Indonesia’s two most valuable start-ups are in advanced talks to merge and go public within the year, creating a technology empire worth more than $18bn that would be one of south-east Asia’s biggest companies.
Ride-hailing and payments group Gojek and ecommerce unicorn Tokopedia have signed a term-sheet and will conduct due diligence over the next couple of months, three people familiar with the negotiations said.
Approval from Japanese billionaire Masayoshi Son, whose company SoftBank has invested in Tokopedia, has given the deal extra heft, one of the people said.
The deal is unexpected given that Gojek spent much of 2020 in merger discussions with Grab, its main rival in the region. But a stalemate between the two ride-hailing companies in December over ownership structure opened up an opportunity for Tokopedia, which had discussed a deal with Gojek as early as 2018.
Gojek, Tokopedia, SoftBank and Grab declined to comment on the merger talks, which were first reported by Bloomberg.
The Tokopedia-Gojek tie-up would create a national tech champion for Indonesia, the world’s fourth most populous country, which is struggling to contain the economic fallout from the coronavirus pandemic. It would be the sixth-biggest listed company behind Unilever Indonesia with a combined 138m monthly active users.
“The vision here is doing what Alibaba and Amazon have achieved with ecommerce and logistics,” said one person with direct knowledge of the discussions.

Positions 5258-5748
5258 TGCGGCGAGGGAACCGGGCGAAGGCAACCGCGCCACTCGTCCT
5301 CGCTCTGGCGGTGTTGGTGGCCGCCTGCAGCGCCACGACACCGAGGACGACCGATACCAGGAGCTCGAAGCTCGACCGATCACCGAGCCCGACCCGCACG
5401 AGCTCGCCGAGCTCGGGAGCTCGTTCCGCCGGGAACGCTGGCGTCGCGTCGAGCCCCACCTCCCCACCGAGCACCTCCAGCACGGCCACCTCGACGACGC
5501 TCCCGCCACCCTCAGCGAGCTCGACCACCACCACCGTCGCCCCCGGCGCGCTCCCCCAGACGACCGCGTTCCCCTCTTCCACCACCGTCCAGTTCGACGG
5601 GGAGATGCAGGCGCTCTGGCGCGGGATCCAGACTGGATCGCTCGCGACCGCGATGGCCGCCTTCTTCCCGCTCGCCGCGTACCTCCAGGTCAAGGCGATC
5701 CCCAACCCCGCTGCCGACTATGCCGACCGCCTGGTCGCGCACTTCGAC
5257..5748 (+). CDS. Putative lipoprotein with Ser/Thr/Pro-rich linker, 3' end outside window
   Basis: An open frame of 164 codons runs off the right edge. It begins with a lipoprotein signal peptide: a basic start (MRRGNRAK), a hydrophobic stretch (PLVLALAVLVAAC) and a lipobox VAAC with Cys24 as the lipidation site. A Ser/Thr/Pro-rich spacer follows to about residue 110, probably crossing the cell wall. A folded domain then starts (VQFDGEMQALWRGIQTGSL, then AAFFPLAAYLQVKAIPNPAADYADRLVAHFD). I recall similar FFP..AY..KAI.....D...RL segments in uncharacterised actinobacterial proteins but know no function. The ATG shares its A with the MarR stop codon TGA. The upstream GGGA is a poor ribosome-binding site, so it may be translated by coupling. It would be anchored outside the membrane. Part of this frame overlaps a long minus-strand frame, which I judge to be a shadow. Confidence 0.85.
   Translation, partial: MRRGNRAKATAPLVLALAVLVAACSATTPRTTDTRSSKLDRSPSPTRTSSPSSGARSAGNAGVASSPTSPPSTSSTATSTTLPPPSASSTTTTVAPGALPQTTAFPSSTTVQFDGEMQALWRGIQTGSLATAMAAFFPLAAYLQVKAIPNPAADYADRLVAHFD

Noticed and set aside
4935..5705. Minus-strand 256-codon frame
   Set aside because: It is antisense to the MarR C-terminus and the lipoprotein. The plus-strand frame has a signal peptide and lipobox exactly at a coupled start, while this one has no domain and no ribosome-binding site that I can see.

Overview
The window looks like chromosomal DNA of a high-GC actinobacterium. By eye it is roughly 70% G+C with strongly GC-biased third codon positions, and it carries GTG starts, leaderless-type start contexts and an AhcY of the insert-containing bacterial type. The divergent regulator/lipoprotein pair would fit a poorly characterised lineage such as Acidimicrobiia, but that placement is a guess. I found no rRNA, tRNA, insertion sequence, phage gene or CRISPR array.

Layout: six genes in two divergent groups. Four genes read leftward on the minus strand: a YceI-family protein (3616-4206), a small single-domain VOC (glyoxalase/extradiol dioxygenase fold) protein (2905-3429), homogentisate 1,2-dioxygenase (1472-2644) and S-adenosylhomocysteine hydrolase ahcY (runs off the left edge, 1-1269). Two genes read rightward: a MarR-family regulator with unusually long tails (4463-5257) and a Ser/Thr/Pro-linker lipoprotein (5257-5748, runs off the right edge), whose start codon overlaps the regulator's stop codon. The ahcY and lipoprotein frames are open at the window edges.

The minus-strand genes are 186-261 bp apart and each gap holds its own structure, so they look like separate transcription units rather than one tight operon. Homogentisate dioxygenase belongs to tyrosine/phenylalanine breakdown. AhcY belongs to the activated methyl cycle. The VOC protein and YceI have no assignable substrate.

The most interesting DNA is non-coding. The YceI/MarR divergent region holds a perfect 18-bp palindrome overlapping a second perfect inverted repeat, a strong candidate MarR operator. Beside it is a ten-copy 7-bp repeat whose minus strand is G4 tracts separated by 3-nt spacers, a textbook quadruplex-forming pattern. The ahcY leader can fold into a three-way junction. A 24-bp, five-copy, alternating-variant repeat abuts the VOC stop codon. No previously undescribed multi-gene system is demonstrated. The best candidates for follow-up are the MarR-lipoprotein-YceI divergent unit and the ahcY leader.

Neither of the companies, which were both founded in 2009, is profitable. But they count some of the world’s biggest technology groups as investors including US tech giants Google, Facebook, Microsoft and PayPal and China’s Alibaba, Tencent and Meituan.
News of the talks followed Tokopedia’s December announcement that it was pursuing a public listing this year.
Unlike Grab and Gojek, which have a history of acrimony, Tokopedia and Gojek’s founders have friendly relationships and the companies already partner for logistics and payments services.
Financial services would be a particular focus, leveraging Gojek’s popular GoPay payments platform and Tokopedia’s millions of shoppers.
Frank Troise, managing director and chief executive at SoHo Advisors, a fintech investment bank, said the deal would lower customer acquisition costs for both companies, allowing for many cross-selling opportunities.
“This is a fantastic fintech diversification move in the key market for south-east Asia, versus just simply doubling down on a ride-share value proposition that only benefited certain key stakeholders and shareholders,” he said.
The merged entity would have a holding company — similar to Alphabet and Google — which would list on Indonesia’s exchange in the second half of the year. A second listing on a market such as the Nasdaq is also being considered.
Management details are still being negotiated but it is likely Tokopedia chief executive William Tanuwijaya will manage the ecommerce business while Gojek’s joint chief executives Andre Soelistyo and Kevin Aluwi handle ride-sharing and financial services.
The deal is unlikely to raise the same antitrust concerns as a Gojek-Grab tie-up, to which some delivery and ride-hailing drivers had already voiced opposition.
But both companies are still burning through funds competing with rivals — Tokopedia with Alibaba-owned Lazada and Tencent-backed Shopee and Gojek with Grab across several south-east Asian countries in addition to Indonesia.
“Those rivals will not disappear in the event that a deal happens so profitability and cash burn are still issues,” said one analyst.
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